Thursday, June 27, 2013
An unexpected bonus of a travelling north in winter is catching a second taste of summer. Just as the fruit and veg at home starts getting dreary, along comes another hit of sun blushed abundance.
Late spring in San Francisco dished up all-you-can-eat cherries, asparagus and artichokes. We also gorged on fresh dates and beautiful beetroots. The Rainier cherries in particular were a burst of sunshine in each mouthful. At $7 a pound for organic, they were also way cheaper than at home during our short cherry season.
I only made it to the smaller midweek market at the FerryPlaza, the Saturday one is much larger but was suitably wowed by the variety and quality of the produce.
Blue Bottle Coffee (they also have a permanent stall inside) sufficiently caffeinated me to Melbourne levels. Toby had given me a heads up to look out for them in the US and their cafes are liberally sprinkled throughout San Francisco and New York.
There were liberal opportunities to taste the market goodies; I just wished I’d left room for the hot tamales. Once we’d had our fill outside, there were the wonders of the ferry building itself to explore. You can read omni blogs about the infamous Cowgirl Creamery and the shop specialising in ‘tasty salted pig parts’ but it was Far West Fungi that had me drooling. Their array of wild and cultivated mushrooms had me crying out for a kitchen but I almost howled at having to forgo experimenting with fiddlehead ferns.
I got over my woe with cleansing ale at MarketBar, one of a number on upmarket restaurants in the building, then jumped on the Sausalito ferry (it is a commuter terminal after all) to escape the madness of downtown San Francisco. Like all great cities, a little distance never hurts to help you enjoy it, just a little bit more.
Sunday, June 23, 2013
Greens: simplicity in San Francisco
Five days in San Francisco without an agenda is an interesting prospect. Well that’s not true. We had one. My sister’s only request was a meal at the stalwart vegetarian restaurant Greens.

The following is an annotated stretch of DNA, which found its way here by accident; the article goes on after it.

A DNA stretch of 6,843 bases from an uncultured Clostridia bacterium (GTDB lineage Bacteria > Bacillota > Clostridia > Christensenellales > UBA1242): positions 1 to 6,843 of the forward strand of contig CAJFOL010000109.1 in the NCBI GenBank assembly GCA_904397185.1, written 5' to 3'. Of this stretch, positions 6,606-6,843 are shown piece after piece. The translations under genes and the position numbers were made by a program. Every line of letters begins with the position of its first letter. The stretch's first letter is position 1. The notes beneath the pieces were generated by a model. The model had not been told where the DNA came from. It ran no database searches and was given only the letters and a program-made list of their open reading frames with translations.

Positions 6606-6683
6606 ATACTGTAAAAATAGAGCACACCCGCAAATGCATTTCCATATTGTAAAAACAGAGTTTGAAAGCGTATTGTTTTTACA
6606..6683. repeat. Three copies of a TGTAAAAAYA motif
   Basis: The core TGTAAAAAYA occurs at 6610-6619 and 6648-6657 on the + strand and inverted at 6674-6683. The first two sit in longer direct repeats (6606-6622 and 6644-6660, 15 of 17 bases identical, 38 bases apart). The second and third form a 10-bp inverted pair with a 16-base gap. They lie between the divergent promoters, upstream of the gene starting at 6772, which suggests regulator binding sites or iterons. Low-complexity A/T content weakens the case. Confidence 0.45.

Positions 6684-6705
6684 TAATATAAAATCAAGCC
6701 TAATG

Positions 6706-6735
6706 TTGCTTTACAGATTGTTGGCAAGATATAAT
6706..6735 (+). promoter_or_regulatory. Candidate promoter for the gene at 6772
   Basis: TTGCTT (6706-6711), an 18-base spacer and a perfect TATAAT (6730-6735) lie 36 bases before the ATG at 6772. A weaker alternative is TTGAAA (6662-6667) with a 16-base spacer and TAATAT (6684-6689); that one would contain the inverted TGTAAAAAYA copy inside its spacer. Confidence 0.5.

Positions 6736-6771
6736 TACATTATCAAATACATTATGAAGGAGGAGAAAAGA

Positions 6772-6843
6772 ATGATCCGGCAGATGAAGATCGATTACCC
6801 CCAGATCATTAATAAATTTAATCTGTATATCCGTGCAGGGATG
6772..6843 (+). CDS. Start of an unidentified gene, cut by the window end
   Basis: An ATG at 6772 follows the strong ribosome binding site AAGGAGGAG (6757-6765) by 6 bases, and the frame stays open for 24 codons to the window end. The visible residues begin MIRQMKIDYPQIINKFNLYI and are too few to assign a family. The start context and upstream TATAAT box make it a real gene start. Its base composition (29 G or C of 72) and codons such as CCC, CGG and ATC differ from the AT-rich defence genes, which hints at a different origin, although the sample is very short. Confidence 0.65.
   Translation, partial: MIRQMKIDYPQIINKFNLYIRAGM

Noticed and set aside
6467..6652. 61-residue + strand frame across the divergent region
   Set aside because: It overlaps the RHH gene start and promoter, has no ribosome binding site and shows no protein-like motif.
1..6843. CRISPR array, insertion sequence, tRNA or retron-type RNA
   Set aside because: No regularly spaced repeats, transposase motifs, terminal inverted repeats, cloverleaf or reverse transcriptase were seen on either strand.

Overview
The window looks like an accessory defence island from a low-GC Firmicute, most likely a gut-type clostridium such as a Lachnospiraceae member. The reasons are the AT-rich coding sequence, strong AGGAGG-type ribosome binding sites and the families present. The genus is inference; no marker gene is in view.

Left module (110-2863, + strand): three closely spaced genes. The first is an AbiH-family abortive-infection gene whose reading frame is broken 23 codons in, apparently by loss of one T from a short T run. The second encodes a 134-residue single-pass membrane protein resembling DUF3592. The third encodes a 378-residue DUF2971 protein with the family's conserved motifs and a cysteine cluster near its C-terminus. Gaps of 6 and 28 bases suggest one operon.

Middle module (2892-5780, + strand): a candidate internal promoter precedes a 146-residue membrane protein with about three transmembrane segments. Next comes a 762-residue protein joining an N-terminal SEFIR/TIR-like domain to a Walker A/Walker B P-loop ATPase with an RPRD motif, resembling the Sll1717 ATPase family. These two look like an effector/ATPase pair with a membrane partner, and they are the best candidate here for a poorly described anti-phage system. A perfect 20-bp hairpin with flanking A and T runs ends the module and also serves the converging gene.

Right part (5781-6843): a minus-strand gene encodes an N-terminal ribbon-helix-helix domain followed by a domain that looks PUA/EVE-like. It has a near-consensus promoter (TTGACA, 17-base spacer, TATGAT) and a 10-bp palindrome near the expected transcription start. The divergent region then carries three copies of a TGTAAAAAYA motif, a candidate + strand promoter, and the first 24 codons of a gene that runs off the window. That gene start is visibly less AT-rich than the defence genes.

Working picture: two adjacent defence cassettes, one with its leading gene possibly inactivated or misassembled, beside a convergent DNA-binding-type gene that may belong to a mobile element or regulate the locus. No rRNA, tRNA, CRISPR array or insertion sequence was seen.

We embarked on the journey to lunch on a beautiful spring day. From the heart of Union Square, awash with panhandlers and the cheerful ding of the cable cars, we instead took ‘streetcar’ to Fisherman’s Wharf. Sure the cable cars are fun but not if you have to wait an hour to hop aboard. The old trams from around the world (including Melbourne) run down Market Street from the wharf to the Castro. Each car is different and equally as character filled. Each trip an adventure in itself.
Once we headed beyond the Embarcadero, directions to Fort Mason were sketchy. While the map, on paper at least, showed a clear route down Bay Street, on the ground it was illusive. Instead the footpath lured us over the hill to the marina, through the small National Park. The ascent was bolstered by spectacular views of the bay and the Marina on the other side welcomed us. The sprawling Green Meadows Park felt a million miles away from the homeless in the city centre. But it still took us a considerable amount of time to find the restaurant once we’d made it to the suburb on the other side.
With literally five minutes to spare before the end of lunch service we finally arrived at Greens, relieved to be welcomed to a table at 2.30pm. The stress evaporated as we sat in the light-filled converted warehouse, watching yachts bob outside in front of the iconic Golden Gate Bridge. The view is complemented by a spacious interior fit out in mostly reclaimed timber, high ceilings and large artworks.
My only hesitation about Greens had been the menu belying its 70s vego roots. To be honest, perusing the website, none of the few dairy-free offerings seemed that inspiring but I shouldn’t have been concerned. By mid-afternoon and the hike, anything would have tasted good! The food at Greens though simple was the freshest I tasted on my holiday.
My sister’s Spring Sampler sounded a little dull but the plate was ample, the just picked veggies popping with taste.
So too my Mesquite Grilled Brochettes – vegetable and tofu skewers smothered in a tasty green chimichurri sauce, served with a spicy slaw and red/brown rice. The organic baby potatoes and chunks of pale corn were most flavoursome that I’ve ever eaten.
Even the octogenarian omnivore enjoyed his cheesy pizza.
The ambience at Greens enhanced the experienced. While only a couple of diners remained so late in the service (an elderly pair celebrating an anniversary and a middle aged guy the spitting image of all the ‘barefoot millionaires’ I’d met in Oregon on my previous visit) the staff didn’t hurry any of us, as if understanding the importance of atmosphere on digestion.